After much consultation with the BDA Municipal Division and Legal and Compliance Committee leadership, along with BDA outside counsel-Nixon Peabody and Davis Polk, the BDA has submitted a letter to the SEC strongly opposing the recent requests for guidance regarding private placement activity by non-dealer municipal advisors.
The BDA learned late last week that the SEC is preparing very soon to move on this issue and is inclined to issue exemptive relief in some capacity. With this new development, the BDA has drafted a letter building off the information received during the member call in late July, and continued contact by staff and outside resources with the SEC.
The BDA is meeting with the SEC this week to further address our concerns. Meetings include the leadership at Trading and Markets, including chief counsel, and the Office of Municipal Securities. Later in the week, the BDA has a confirmed meeting with SEC Commissioner Robert Jackson, and likely others.
The letter, which can be viewed here, focuses on historical precedent, competitive disadvantages and the erosion of investor protections provided by the broker-dealer regulatory regime.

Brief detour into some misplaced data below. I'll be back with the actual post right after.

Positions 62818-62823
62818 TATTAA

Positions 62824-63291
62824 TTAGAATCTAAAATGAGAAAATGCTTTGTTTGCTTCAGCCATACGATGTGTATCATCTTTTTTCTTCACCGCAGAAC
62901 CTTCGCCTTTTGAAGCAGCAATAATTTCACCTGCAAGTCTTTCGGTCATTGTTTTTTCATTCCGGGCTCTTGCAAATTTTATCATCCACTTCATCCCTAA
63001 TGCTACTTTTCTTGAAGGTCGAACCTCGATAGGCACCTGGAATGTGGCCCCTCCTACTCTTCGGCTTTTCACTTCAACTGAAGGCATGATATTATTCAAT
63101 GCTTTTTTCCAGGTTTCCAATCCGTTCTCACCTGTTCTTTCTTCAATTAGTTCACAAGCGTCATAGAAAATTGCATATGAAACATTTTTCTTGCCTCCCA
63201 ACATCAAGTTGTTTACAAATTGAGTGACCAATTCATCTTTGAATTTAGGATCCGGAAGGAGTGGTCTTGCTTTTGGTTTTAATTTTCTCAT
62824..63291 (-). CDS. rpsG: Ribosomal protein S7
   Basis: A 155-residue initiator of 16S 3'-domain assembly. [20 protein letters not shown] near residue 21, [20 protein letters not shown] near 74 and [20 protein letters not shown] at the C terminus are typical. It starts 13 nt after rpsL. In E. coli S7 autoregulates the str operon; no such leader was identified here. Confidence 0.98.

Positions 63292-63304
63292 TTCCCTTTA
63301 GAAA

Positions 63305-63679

Prior BDA Actions
In late June, the BDA submitted a letter in response to the PFM and NAMA requests for guidance regarding private placement activity by municipal advisors. The letter submitted addresses directly the problems that would arise from the request for interpretative guidance if granted, including rolling back decades of settled law on what constitutes broker-dealer activity.
The BDA has met with the SEC and MSRB, including during the quarterly Fixed Income Working Group fly-in earlier this summer, to discuss our positions and gauge the regulators next steps.
The letter can be viewed here.
PFM, the municipal advisory firm, sent a letter to the SEC last fall asking that the firm “not be required to register as a broker dealer” when conducting certain placement agent activity. They requested guidance exempting them from BD registration, which they argued “is essential for PFM and other MAs to fulfill their statutory mandate to protect [municipal entity] issuers, and to provide clarity and transparency regarding the role of the MA in municipal financing transactions.”
Shortly after learning about the letter, BDA staff met with the SEC and the conversation with SEC staff focused on concerns we have with the request, including that it would negate the substantial regulatory protections under BD regulations in place to protect investors. The BDA also argued that the guidance PFM is asking for would create an unbalanced competitive environment between dealer and non-dealer MAs, and we emphasized that the act of finding investors, even for a direct placement, is inherently BD activity.
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